Friday, March 15, 2013

Identity Crisis

Although I have had Migraines since childhood, it was not until about four years ago that they became chronic and intractable causing me to have to leave the career that I loved behind.  As I began this journey, I purposefully set out to walk through this on my own terms.  The chief among these was not to live with a victim mentality.  While I had no choice about the severity of my Migraines, I realized that I did have a choice about my attitude and my behaviors.  

While I am open with people about the severity and chronicity of my Migraines, I want to somehow live "above" them.  I know inside that my attitude and behaviors will determine my psychological well-being as I walk this journey.  To that end, I strive to be as upbeat as possible, to refrain from complaining about and cataloging my pain, and to have an attitude which focuses on hope.  This frequently means that I present a face to the world which may not show the severity of my pain and disability.  

However, over the last few weeks, I have had a bit of an identity crisis where a number of people have mentioned to me or to others that my Migraines were not as severe as x person's.  Now, I'm not one to get into a "who has the most pain" match with anyone.  In fact, I deliberately try to act and speak as if I am not in pain - not because I don't want anyone to know but because it is what I have to do for my own psychological well-being.  The simple fact is that if I focus on my pain and give into my desire to moan, cry, curse and despair, I have but a very bleak life to behold.  I don't think I would be able to endure such a life.  However, when I "act as if" I am feeling better than I am, it helps me to get through the moment.  This has led to some people questioning the severity of my pain and to others questioning my authenticity.  

There is a part of me that wonders if I lived and acted how I really feel if others would take me more seriously and put more effort towards helping and understanding my illness.  I have to admit to wondering if I've shot myself in the foot because of this.  Would others (including doctors) help me more if I wore my "sick face" and retreated to bed in tears?  Has my choice of attitude presented an oxymoron to others that tells them something different than what I truly experience?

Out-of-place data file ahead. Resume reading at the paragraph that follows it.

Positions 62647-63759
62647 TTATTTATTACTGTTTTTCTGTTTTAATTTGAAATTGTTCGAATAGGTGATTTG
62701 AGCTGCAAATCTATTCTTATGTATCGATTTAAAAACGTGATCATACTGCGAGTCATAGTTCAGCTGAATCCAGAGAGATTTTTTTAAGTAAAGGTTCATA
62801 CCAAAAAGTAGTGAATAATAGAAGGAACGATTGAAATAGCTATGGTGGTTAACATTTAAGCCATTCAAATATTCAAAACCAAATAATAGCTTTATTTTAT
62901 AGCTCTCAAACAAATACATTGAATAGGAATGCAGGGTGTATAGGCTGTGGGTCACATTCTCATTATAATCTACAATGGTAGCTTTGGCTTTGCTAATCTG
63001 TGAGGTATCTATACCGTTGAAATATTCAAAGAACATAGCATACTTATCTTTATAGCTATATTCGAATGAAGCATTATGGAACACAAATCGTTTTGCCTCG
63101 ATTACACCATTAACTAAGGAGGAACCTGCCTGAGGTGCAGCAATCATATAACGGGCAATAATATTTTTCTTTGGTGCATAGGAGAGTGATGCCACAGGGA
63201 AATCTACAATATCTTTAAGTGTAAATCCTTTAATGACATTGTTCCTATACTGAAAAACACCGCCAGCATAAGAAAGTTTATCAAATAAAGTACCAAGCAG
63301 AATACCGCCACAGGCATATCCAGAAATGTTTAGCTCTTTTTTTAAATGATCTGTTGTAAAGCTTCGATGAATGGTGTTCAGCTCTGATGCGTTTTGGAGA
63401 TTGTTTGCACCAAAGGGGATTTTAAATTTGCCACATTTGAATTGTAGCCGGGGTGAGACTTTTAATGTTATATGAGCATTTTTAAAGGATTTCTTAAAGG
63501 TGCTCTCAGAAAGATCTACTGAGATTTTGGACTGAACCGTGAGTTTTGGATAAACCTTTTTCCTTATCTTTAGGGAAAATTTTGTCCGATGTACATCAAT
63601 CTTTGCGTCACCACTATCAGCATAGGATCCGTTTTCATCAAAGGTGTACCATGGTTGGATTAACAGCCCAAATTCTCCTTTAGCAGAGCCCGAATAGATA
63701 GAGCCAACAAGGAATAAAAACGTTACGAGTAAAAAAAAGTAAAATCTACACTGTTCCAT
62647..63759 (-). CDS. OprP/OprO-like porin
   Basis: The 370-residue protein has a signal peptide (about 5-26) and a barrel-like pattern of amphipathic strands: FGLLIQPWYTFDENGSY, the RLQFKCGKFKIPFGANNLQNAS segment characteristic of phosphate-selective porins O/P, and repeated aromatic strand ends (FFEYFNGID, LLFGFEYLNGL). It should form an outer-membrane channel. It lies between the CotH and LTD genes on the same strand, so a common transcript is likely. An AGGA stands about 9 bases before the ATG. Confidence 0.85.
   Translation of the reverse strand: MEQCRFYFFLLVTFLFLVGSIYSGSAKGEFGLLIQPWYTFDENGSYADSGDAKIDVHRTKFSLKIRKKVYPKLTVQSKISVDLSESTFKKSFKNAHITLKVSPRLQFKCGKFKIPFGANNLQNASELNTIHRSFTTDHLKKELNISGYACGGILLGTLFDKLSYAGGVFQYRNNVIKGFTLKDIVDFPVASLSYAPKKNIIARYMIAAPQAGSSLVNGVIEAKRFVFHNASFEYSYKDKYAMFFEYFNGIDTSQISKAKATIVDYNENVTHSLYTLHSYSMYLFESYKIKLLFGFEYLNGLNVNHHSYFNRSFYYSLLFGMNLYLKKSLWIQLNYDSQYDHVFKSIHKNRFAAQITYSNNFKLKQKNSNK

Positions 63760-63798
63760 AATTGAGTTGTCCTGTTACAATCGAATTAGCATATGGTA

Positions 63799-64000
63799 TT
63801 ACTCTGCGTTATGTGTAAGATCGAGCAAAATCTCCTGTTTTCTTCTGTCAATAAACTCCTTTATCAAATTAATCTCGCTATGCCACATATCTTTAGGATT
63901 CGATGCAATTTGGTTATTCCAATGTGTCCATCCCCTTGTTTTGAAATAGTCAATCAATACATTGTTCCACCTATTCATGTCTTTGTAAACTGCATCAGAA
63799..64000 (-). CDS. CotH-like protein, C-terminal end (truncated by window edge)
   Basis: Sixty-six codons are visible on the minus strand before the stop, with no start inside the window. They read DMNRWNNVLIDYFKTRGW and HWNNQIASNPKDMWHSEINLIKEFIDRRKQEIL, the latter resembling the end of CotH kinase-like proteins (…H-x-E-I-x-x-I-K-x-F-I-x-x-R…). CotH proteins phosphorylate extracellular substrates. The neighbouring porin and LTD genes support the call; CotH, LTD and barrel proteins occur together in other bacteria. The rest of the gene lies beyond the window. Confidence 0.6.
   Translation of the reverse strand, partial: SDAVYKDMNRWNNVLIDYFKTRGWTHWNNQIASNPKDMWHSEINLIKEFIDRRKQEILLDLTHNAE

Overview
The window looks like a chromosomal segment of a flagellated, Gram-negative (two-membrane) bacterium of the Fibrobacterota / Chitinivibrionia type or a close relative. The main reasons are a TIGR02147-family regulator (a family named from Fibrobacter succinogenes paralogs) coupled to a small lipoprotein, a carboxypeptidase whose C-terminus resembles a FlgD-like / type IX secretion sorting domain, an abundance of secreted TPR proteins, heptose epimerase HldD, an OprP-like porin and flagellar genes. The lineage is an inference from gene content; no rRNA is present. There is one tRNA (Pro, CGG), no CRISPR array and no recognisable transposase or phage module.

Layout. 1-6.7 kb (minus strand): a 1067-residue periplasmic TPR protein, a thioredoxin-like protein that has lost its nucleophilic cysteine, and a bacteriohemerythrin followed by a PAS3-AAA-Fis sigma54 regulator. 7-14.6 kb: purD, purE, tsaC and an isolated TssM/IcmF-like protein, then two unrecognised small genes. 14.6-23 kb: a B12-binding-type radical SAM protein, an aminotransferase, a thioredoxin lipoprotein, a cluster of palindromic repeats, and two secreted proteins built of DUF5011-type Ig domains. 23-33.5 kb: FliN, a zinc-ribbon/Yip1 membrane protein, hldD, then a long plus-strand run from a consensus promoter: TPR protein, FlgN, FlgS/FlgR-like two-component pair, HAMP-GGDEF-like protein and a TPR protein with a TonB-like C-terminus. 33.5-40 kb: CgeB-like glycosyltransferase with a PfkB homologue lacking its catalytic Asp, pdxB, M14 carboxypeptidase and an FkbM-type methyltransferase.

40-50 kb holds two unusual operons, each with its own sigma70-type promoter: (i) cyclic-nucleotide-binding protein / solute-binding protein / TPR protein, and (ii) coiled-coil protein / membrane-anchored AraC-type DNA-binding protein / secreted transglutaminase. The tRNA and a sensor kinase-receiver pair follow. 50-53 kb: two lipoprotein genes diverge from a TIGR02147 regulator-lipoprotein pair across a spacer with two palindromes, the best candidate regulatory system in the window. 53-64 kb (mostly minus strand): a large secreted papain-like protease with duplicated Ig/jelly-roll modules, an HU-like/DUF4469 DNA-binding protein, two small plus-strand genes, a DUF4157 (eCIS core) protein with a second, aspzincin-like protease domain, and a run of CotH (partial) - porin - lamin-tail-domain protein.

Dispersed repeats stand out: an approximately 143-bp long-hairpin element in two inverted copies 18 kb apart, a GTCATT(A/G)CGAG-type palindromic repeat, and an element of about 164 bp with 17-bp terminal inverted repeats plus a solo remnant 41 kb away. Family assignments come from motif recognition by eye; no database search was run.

This is something which now lies heavily on my heart.  But it is also something which honestly makes me a big frustrated.  Yes, when I had episodic Migraines, it was natural to moan and groan and go to bed due to the pain.  But now that pain is a daily, 24/7 experience, maybe I've become accustomed to it - maybe I've developed some coping strategies which help me to give quality to my life.  These include hiding my Migraines when I can because I don't want a life that is defined by Migraines.  I don't want to be a walking billboard for all the effects of Migraines. It also includes me smiling even when I'm hurting; it means that I try to look for the good and for things for which I can be grateful.  It means that I try to participate in life to the degree possible and that I save my suffering for private moments as much as possible.   I have also found that in reaching out to others to encourage and support them that I take the focus off of me which, at least, psychologically lowers my perception of pain.  Does this mean that my pain is any less real or severe?  Not a chance!

I'm not suggesting that I am doing it the "correct" way - how could anyone know that?  I'm just saying that I'm doing what works for me a large amount of the time.  Are there days when I can't function at all?  Are there times when I weep because of the pain?  Are there times when I dread the future because I can't see a life without pain?  Yes, but I can't live focused on that.  If that makes doctors, friends, and family second guess the severity and frequency of my pain, I guess that's the cost I have to pay for I know that if I give in to this
on a regular basis that I will also be inviting despair, depression, suicidal ideation, and anxiety into my life.  And I choose not to do that.  It does not make me a "strong" person nor does it make me a malingerer or exaggerator - it simply makes me a person who is desperate to do whatever it takes to manage and to preserve some quality of life.  The bottom line is the question as to whether I will let Migraines dominate me or if I will find a way to live at peace with them.  Do I want a cure? Yes!  Do I wish things were different? Yes!  Am I going to let Migraines define my attitude toward life? Absolutely not!!

But I would ask that before you judge me that you take the time to ask about my experience.  I am willing to share that - I'm just not willing to live it out loud.  


  1. Cyndi, I get this completely! I'm with you, sister. I recently had a conversation with my pain management doctor about the severity of my pain, explaining exactly this. I had to get very descriptive about what "normal" activities I cannot do because of the pain. I stayed calm and explained that I work hard to keep mentally healthy so as to not worsen the chronic pain. That work is my full time job. If I were to try working again, I know the pain would get much always has before. However, I AM in daily pain, usually hovering between 3 and 4 (out of 10). Only an 8 or 9 will stop me completely. {{HUGS}} from a pain sister who "gets it".

  2. Thanks Tammy! I guess as therapists we both really believe in what we tell our clients, huh? A positive mind set is the only way for me to get through things! (Hugs) to my pain sister! :)